Free Agent Target: Why the Mariners Should Sign Trevor Story

Trevor Story is one of the members of the upcoming loaded shortstop free-agent class including Carlos Correa and Corey Seager, amongst others. He came into 2021 with people talking about him being expected to sign the biggest deal of all the shortstops. An awful 2021 changed that tune fast. Story had an awful year compared to his usual standards and is no longer expected to sign a huge contract.

Story is well known for his offensive prowess hitting in Coors Field in Colorado. There will no doubt be talk of the “Coors Field effect” when free agency begins since it is well documented that players have better offensive numbers in Colorado compared to other environments. This is true and is something to consider with Story, but he has tons of upside.

Trevor Story hit a lowly .203 with 29 extra-base hits while on the road in 2021. That is definitely not good and while some could say he will do that for all games away from Coors Field, it is simply wrong. He has hit .241 during his career while playing on the road. That is definitely not a great number, but Story would be better than .203 for a full season in Seattle.

According to Baseball Savant, Story would have hit 46 home runs if he played in Seattle. He only hit 24 home runs in reality in 2021. So while the ball may fly farther in the mile-high air, the ball does not have to travel as far in T-Mobile Park to clear the fence. Also, playing at a normal altitude all year could benefit Story greatly as it is harder to breathe there and harder to recover from injuries. This could help play into the Mariners and Story being a good match for each other.

So what is the upside with Trevor Story?

The Mariners could be able to sign a star-level offensive player for a very short-term contract to allow Story to rebuild his value. He is coming off of a bad year and the Mariners can give him second base as a landing spot to play in Seattle. He has only played 40 career games in the minors and in the Arizona Fall League, but he is at least an average defender at shortstop so his game should transfer to second base well.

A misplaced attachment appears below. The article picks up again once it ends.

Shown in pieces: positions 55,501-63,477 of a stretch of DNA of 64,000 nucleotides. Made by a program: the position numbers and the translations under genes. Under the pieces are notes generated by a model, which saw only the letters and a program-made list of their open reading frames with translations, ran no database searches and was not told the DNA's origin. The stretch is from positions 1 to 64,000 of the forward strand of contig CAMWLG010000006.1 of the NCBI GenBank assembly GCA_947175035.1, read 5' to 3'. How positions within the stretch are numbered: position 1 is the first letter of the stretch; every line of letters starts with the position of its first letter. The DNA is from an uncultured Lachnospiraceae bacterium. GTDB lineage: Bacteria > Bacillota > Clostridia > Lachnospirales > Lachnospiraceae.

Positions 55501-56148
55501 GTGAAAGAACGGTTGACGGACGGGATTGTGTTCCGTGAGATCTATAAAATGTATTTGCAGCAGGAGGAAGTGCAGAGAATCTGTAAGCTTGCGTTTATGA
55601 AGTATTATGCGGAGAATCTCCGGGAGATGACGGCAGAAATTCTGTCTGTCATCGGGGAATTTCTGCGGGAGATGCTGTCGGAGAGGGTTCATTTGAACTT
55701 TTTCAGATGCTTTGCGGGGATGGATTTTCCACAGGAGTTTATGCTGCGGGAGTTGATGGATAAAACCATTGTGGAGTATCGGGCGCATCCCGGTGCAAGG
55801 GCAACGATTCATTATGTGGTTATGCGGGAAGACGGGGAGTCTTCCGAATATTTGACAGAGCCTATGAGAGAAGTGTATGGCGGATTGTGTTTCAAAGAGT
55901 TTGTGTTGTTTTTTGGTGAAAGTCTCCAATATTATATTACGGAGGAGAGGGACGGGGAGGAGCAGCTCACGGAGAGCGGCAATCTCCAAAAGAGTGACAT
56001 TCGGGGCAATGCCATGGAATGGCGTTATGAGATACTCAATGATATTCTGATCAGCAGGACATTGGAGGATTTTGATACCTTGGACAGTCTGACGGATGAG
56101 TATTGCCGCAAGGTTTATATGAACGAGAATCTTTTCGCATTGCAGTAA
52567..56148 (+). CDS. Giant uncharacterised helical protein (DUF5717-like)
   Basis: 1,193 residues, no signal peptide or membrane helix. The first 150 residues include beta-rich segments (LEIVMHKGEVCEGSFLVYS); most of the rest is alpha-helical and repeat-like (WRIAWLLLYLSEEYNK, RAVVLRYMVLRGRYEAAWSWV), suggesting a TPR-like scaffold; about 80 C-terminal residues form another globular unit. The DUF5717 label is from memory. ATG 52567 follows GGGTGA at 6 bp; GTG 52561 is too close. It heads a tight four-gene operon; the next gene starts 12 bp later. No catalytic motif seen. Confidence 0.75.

It wouldn’t be hard to imagine that Trevor Story hits at least 25 home runs next year, steals 15 bases, and posts at least a 110 wRC+. He has averaged 29 home runs and 21 steals per season, with a 112 WRC+ throughout his career, so those are all easily projectable numbers, even potentially on the low side.

Even in a down year, 2021 Story was a 3 or 4 win player according to Fangraphs WAR and Baseball Reference WAR. That is still a really good player for the Mariners to add to their infield. Story could give the Mariners at least a good second baseman with the chance to be better, which would allow Abraham Toro to move to third base.

The Mariners can easily offer Story the same type of deal Marcus Semien got last year of 1 year at about $20 million. That could get Story to come to Seattle, but the Mariners could sweeten it a bit and offer 2 years for $40 million or somewhere in that range, ending up with a potential star that they could play at second base. Trevor Story and J.P. Crawford would be one of the best double play combinations in baseball and move the Mariners even closer to the playoffs next year.